An extremely rare ancient royal charter was discovered in an unlikely place by a researcher working in the United Kingdom.
The 819-year-old charter is dated March 26, 1200 — the first year of King John's reign in Britain, researchers say.
It was found by Benjamin Pohl, who was at the Ushaw College Library in Durham on a visiting fellowship to study medieval manuscripts.
According to Durham University, the charter was written in what's known as "court hand" and was most likely prepared by a professional scribe, who might have been a member of the king’s government department or chancery.
It also includes the royal wax seal.
The rare charter confirms the granting of possessions in County Durham, including the hamlets of Cornsay and Hedley Hill, to Walter of Caen and Robert FitzRoger, Lord of Warkworth and Sherriff of Norfolk and Suffolk, according to a press release from the university.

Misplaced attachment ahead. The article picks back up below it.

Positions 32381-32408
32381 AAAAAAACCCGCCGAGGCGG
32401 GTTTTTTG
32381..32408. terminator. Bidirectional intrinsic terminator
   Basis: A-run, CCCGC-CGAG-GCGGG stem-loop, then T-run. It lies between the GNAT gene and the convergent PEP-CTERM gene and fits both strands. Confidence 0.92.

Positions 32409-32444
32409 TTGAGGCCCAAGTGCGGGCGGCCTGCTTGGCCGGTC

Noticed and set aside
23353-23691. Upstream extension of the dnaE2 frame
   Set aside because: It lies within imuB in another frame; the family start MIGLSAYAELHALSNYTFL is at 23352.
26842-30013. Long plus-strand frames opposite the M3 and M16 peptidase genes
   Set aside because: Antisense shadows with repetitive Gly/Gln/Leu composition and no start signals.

The original charter's discovery allowed researchers to compare it with a medieval administrative copy that's called a "charter roll."
The original listed a larger number of witnesses, which reportedly include several of the most powerful people living at that time in England.